To Die in Italbar is for Zelazny completists only. If you haven’t explored his work, track down copies of Lord of Light (1967), The Dream Master (1966), and This Immortal (variant title: …And Call Me Conrad) (1966) first.


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14 thoughts on “Book Review: To Die in Italbar, Roger Zelazny (1973)

    • I think this issues with this one are more the rush in which he wrote it. He wrote it the same year (1969) as the solid Isle of the Dead, Creatures of Light and Darkness, etc.

      Have you read the novel?

      • No, but I read Jack of Shadows some 45(!), years ago; remember the images and colours … Yes I liked it.

        Re- read The Doors of His Eyes the Lamp of His Mouth a few years ago; a real poet he could be!

  1. “Jack of Shadows” was better than this one. Your rating is right, it’s only acceptable. I think I only read it seven years ago, but I’ve already forgotten nearly all of it. A later novel, “The Changeling”, is much better than this one, in fact I preferred it to “Lord of Light”. I think you’re right though, it probably would have been better as a short story.

    • My memory of Jack of Shadows has a faded a bit as I never got around to reviewing it. I thought it was quite similar — fascinating ideas but average delivery.

      I haven’t read The Changeling yet (as I’m not home I can’t check if I have a copy or not). I have Today We Choose Faces (1973) and Creatures of Light and Darkness (1969) in the “to read” pile.

      • I read “Jack of Shadows” during my early SF reading days, but don’t think I really understood it, and I haven’t read it since. “The Changeling” is written is written in a simpler, less lyrical and honeyed manner than “Lord of Light”.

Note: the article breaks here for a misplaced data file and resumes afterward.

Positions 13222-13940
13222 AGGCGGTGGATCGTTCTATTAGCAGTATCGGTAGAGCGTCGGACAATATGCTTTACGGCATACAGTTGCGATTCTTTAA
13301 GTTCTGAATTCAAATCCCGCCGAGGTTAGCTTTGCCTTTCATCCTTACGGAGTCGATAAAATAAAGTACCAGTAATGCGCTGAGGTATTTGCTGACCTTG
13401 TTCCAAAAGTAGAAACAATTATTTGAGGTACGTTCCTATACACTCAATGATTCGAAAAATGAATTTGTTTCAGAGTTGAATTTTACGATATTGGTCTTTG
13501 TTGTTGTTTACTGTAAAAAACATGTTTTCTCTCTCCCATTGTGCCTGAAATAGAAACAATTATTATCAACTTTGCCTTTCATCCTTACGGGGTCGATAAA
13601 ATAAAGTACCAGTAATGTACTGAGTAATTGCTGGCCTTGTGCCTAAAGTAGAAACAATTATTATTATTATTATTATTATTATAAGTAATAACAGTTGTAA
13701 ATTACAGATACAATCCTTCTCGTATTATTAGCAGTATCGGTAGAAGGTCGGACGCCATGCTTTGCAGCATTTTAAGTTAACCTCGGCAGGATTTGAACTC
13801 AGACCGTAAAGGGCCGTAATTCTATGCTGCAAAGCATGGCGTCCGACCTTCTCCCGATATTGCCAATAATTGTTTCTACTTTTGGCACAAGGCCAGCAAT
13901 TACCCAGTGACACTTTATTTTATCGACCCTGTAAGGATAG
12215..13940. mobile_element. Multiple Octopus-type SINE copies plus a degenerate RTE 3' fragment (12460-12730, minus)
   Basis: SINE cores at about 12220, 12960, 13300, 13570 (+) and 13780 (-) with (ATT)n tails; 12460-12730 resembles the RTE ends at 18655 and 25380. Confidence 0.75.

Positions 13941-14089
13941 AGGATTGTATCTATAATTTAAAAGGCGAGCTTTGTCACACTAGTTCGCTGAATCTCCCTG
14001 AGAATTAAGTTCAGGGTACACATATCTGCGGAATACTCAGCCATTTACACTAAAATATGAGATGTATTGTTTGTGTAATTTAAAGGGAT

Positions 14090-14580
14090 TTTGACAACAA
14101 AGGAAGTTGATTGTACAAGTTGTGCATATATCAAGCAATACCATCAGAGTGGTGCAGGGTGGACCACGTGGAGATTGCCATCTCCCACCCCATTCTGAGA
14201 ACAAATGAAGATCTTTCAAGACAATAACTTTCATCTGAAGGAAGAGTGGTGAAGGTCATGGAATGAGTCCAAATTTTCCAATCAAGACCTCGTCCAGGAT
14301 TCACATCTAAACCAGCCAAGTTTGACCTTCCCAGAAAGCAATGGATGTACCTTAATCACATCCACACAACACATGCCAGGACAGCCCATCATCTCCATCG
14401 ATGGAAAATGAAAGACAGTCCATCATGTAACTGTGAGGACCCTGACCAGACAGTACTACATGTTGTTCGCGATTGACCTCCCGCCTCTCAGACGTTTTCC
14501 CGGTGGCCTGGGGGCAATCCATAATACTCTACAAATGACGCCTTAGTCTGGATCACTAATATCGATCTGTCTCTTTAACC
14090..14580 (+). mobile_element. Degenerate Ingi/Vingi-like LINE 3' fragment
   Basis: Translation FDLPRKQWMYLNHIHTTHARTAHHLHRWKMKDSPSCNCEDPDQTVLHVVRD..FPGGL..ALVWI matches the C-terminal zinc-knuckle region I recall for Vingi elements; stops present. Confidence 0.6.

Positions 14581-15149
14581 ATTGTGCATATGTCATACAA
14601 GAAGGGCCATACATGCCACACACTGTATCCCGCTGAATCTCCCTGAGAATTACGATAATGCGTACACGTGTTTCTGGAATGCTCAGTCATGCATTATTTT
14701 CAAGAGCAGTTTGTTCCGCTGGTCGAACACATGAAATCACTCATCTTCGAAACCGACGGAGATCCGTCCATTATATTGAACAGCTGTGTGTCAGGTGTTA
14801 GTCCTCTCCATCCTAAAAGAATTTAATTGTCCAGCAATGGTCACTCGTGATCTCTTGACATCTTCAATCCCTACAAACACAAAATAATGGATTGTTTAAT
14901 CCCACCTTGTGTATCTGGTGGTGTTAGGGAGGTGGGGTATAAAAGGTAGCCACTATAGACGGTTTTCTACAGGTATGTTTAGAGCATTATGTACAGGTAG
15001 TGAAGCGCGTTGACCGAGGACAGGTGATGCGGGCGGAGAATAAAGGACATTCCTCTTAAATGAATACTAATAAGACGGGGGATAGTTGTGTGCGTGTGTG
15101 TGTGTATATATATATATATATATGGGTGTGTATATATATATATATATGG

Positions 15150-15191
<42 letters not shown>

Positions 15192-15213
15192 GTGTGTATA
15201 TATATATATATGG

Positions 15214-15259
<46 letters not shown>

• At this point I’m more interested in his short fiction collections. I have The Doors of His Face, the Lamps of His Mouth and Other Stories (1971) and recently snagged The Last Defender of Camelot (1980).

          • I’ve said before that I read the “The Doors of His face, the Lamps of His Mouth and Other Stories” collection, and that I considered a “Rose for Ecclesiastes” to be the best entry in it, although I thought it fell just short of being a near masterpiece. His first novels, “This Immortal” and “The Dream Master” began as novellas, but have only read them as novels. “This Immortal” was quite successful in this form, but I thought that “The Dream Master” wasn’t so good.

    • I’ve never read the Nine Princes in Amber books. I’ve heard only the first few are worth reading. I’m not sure what it means. I assumed he was using a real word…. I guess he invented one!

  2. Pingback: Friday Five: Squeaky Kitten, Annoying Gremlin Edition – Peat Long's Blog